The mantra for placing indoor plants, like buying a home, is location, location, location.
Generally, when deciding where to put a new plant, "light would be the limiting factor" in where the plant will be happiest, according to UC Master Gardener Joan Cloutier, who teaches a class on choosing indoor plants.
The plant that can tolerate the lowest light, she said, is known as a "cast-iron plant," or a "saloon plant," she said. This type of plant historically could even survive in a dark smoky saloon bar. The scientific name for it is aspidistra.
True to her master gardener training, Cloutier said, "I emphasize knowing scientific names" since "sometimes the same common name can be used for different plants."
In her course, she often guides students toward plants that can be grown large and tall and used as floor plants, sitting in entrances and exposed to outside cold air. Kentia palm, grown in Hawaii, is a hardy plant that survives in relatively low light. These can get quite tall to fill a living space.
Many of Cloutier's recommendations are the choice of what she calls "interior scapers," or people or companies who supply businesses and hotels with foliage.
Another easy-care indoor plant with big thick green leaves that grow up vertically is known by its common name, "snake plant," or "mother-in-law's tongue." Its scientific name is sansevieria.
Flowering plants, like phaleonopsis orchids, require "medium light," Cloutier said, and can sit in a window as long as there is never any "hot light," meaning when the sun is blazing through. They require some liquid fertilizer but are about the easiest indoor flowering plant to grow, except for perhaps African violets, which she points out are a good "desk plant."
Spathphyllum, known commonly as "peace lily," have dark green glossy leaves with a white leaf-shaped flower that appears a few times a year.
Pothos, or "Devil's ivy," comes with variegated yellow green leaves or sometimes green and white.
An Asian evergreen called epipremnum aureum can be a vine hanging from a basket or planted as a floor plant with a stake for the plant to climb.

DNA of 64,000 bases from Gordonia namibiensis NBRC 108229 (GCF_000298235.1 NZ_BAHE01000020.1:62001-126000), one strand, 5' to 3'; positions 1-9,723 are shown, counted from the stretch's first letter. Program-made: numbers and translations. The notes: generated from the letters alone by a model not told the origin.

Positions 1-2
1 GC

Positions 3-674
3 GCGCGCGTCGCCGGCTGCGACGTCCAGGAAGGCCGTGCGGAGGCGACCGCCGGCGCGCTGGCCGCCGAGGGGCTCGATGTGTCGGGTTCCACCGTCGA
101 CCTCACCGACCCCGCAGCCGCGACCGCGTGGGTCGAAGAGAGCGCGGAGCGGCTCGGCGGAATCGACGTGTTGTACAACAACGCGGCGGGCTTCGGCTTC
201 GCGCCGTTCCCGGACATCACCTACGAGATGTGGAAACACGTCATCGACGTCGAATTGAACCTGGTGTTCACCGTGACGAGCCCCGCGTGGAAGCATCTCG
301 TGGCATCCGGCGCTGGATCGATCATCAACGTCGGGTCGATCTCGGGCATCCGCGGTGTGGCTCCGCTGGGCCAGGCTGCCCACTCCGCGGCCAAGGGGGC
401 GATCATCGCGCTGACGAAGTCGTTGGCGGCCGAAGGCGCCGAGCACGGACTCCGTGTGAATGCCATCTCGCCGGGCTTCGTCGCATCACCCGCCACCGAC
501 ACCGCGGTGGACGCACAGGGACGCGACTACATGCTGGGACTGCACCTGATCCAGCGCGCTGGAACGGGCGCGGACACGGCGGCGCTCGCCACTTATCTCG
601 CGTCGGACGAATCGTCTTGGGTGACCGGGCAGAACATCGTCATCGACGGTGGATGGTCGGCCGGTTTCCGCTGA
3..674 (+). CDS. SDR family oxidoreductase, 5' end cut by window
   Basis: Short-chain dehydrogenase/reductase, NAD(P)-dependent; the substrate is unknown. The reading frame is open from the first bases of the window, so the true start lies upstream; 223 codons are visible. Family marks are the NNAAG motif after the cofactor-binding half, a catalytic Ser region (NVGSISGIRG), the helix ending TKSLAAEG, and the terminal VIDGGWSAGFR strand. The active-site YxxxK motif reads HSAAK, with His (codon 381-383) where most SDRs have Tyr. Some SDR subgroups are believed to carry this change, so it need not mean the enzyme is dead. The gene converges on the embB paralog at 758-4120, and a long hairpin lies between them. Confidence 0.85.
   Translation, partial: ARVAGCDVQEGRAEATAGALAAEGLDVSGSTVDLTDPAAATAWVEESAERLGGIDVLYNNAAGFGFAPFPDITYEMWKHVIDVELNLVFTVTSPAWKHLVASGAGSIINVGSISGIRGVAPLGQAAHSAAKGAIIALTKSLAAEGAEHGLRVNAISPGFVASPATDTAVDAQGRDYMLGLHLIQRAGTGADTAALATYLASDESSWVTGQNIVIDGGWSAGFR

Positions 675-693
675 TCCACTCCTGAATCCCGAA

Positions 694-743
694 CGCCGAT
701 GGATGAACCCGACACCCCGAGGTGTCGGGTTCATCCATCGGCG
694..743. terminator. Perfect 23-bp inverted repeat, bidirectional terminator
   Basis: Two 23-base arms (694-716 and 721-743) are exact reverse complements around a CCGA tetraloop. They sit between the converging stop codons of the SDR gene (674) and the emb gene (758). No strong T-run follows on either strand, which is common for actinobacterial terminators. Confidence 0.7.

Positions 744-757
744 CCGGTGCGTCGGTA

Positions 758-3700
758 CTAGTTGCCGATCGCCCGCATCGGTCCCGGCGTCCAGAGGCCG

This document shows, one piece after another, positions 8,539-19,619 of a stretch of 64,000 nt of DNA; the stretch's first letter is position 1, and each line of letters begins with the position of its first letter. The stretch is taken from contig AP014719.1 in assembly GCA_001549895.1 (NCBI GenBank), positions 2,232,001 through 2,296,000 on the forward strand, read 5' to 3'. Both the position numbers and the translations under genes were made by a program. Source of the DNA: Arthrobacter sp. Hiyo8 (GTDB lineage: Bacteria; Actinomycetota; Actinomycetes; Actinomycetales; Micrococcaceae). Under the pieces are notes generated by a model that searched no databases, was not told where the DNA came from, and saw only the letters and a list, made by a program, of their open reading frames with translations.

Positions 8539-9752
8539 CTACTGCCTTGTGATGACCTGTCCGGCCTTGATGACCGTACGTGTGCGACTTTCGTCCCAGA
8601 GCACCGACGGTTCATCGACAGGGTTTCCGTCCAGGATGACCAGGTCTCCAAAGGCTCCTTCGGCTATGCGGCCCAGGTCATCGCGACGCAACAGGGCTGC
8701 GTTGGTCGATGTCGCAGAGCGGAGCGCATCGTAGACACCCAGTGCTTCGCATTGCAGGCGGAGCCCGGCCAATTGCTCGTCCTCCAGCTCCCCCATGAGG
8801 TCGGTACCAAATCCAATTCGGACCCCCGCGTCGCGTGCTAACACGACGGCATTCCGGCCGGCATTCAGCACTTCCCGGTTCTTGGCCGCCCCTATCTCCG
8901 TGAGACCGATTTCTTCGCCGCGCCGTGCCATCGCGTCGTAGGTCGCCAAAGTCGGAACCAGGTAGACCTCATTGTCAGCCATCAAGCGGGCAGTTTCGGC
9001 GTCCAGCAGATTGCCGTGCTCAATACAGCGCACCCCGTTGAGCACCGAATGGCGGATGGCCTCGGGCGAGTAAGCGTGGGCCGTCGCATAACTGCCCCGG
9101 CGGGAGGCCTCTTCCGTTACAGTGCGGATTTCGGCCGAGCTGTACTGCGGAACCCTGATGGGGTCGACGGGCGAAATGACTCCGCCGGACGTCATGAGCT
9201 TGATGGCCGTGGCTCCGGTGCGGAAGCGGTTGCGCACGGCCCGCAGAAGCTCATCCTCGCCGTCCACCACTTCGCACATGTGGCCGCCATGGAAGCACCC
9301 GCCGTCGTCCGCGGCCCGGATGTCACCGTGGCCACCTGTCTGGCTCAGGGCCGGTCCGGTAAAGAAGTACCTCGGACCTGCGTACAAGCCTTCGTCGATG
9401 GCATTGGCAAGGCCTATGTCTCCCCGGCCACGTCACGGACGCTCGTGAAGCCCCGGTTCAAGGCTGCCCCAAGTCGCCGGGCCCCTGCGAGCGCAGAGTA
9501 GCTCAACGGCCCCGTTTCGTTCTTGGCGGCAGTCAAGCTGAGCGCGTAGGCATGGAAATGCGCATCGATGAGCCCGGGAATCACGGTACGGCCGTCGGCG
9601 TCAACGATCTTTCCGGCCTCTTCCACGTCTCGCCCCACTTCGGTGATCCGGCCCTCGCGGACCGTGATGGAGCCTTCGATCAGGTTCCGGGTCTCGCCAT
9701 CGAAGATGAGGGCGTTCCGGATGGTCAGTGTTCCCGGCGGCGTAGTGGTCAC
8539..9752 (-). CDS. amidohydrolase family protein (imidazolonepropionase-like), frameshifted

While succulents are wildly popular, most do better outside, Cloutier said, as they need "really high light" from the sun. Jade plants are hardy succulents that do well in the Bay Area where there isn't regular frost in winter.
You may notice your plants "reaching" for light. Cloutier said it is perfectly fine to rotate them so they will "reach" back toward the window. Generally it's only necessary to move a plant to a different spot if it seems to be drying out from being too close to a heating vent, in too low light, or the soil isn't able to dry out enough and it remains too soggy for the plant's roots.
The main reason to include indoor plants in your home, Cloutier said, is that "putting oxygen into the air is good." She said NASA did a study on ways to clean the air in the International Space Station and one plant star was English ivy, for removing carbon dioxide, formaldehyde, benzene and other chemicals. While ivy outside can tend to take things over, it makes a pretty and healthy indoor plant.
Cloutier says its important to look at plants' tags to gauge water and light needs to match with the space you plan to put it in. Growers tend to want plants to grow quickly so they can put them in the market. But Cloutier advises to fertilize indoor plants at the lowest rate on the typical package or bottle.
"It's best to feed more often in spring, summer and early fall," she said, and cut back in winter, since the plant will most likely be dormant then.
Best air-cleaning plants:
Dracaena Dragon tree
Chamaedorea seifrizii Bamboo palm
Spathiphyllum spp. Peace lily
Hedera helix English ivy
Sansevieria trifasciata Snake plant or Mother-in-law's tongue
Epipremnum aureum Pothos or Devil's ivy
Rhapis excelsa Lady palm
Aglaonema modestum Chinese evergreen
Anthurium andraeanum Flamingo lily
Nephrolepsis exaltata bostoniensis Boston fern
Chlorophytum comosum Spider plant
Ficus benjamina Weeping fig
Elizabeth Lorenz is the Home and Real Estate Editor at the Palo Alto Weekly. She can be emailed at firstname.lastname@example.org.